The major banks say they're fending off more cyber threats than ever
The national banking regulator has warned that it is “only a matter of time” until a major bank suffers a significant cyber breach. The Australian Prudential Regulation Authority also said that insurers and super funds would eventually be victims of cyber attacks.
After this week’s cyber attacks on media group Nine Entertainment, APRA Chairman Wayne Byres said it was a “timely warning” of the growing threat of cyber attacks, including attacks by criminal groups and state-sponsored hackers.
Australian companies are now being victimised by ransomware attacks demanding as much as $10 million, according to a report by The Australian. McGrathNicol partner and cybersecurity expert Darren Hopkins told the publication that client requests for help handling ransomware attacks have tripled in the last three months.
This week’s attack on Nine Entertainment has impacted the production of newspapers including The Sydney Morning Herald and The Australian Financial Review. The attack is expected to cost the company more than $1 million.
Bank executives have also warned that their institutions are facing increasing cyber and phishing attacks, The Australian reported.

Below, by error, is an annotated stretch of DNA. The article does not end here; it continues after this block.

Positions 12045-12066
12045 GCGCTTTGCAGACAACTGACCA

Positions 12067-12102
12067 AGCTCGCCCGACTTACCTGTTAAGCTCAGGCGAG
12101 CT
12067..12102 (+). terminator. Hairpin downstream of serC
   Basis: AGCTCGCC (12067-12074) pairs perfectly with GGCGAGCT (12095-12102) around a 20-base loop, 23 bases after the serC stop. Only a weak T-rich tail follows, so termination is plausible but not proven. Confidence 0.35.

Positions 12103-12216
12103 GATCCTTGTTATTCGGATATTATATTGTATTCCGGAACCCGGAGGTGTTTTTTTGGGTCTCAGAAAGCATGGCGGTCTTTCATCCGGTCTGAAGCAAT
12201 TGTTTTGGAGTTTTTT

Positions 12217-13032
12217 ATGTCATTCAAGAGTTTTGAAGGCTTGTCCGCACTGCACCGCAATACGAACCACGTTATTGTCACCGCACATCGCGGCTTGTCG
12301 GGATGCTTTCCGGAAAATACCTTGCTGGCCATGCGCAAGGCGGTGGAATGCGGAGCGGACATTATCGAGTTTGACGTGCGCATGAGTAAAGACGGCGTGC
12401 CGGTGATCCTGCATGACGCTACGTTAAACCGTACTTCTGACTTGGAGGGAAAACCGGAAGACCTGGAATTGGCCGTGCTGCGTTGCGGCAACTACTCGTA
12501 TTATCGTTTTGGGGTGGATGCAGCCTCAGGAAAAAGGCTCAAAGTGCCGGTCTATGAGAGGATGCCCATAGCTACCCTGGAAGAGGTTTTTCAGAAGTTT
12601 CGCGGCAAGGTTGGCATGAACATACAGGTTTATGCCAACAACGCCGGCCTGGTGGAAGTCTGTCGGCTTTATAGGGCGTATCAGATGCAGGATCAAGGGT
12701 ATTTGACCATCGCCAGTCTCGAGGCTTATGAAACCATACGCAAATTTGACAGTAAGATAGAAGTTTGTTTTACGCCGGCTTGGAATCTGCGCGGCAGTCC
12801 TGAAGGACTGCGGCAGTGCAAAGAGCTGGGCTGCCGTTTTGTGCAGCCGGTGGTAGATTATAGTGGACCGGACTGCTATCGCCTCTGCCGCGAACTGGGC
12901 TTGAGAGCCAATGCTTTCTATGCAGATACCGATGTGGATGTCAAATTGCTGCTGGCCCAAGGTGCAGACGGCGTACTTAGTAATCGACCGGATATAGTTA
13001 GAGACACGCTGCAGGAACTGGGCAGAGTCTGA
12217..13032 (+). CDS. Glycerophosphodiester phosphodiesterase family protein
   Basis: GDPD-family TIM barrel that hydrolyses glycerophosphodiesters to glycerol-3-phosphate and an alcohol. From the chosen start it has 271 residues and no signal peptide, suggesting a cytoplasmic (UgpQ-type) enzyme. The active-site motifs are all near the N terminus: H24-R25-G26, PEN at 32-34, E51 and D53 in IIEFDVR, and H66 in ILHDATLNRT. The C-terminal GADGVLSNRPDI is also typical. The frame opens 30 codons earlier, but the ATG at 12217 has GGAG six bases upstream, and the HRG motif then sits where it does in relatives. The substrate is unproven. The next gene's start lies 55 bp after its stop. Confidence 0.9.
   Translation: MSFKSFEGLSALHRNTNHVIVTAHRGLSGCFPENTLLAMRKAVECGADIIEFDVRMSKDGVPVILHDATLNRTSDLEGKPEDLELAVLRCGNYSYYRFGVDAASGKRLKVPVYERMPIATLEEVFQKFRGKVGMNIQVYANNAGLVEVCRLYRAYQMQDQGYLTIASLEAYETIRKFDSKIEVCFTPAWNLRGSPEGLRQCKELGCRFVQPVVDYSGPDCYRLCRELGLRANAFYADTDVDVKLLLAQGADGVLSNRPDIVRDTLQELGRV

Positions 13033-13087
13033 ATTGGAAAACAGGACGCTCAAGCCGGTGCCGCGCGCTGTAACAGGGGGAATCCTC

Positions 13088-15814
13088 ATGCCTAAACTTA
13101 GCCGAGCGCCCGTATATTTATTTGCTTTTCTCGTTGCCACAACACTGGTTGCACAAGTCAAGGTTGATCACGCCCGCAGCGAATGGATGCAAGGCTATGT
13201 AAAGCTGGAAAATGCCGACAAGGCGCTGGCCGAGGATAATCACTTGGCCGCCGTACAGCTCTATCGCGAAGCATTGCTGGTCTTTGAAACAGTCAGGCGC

Mark Whelan, ANZ institutional bank group executive, told a conference Tuesday that the bank was facing up to 10 million cyber attacks per month against the bank, its systems or its customers.
“I see it as the single biggest issue which we talked about, or threat, in banking today,” Whelan said. He said it was vital to put in place as many controls as possible to mitigate the threat of cyber attacks.
Westpac chief executive Peter King told The Australian that cyber threats had spiked during the COVID-19 pandemic.
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“Cyber has to be up the top of every business’ – and frankly every consumer’s – mindset at the moment,” King said. “The potential for very sophisticated attacks has gone up, so we have to operate at both a co-ordinated national level as well as an individual level.”
Byres said APRA had seen recent moves by both criminals and state-sponsored hackers to exploit vulnerabilities in Microsoft Exchange.
“It’s just a timely reminder that those cyber threats continue to grow and they require a continuous cycle of investment in improved practices,” Byrne said.
Hopkins told The Australian that he believed many recent attacks were the work of organised crime groups in Eastern Europe that were using ransomware attacks to fund their organisations.
“There are a lot of suggestions that cyber crime is now worth more to organised crime than the drug industry,” Hopkins said.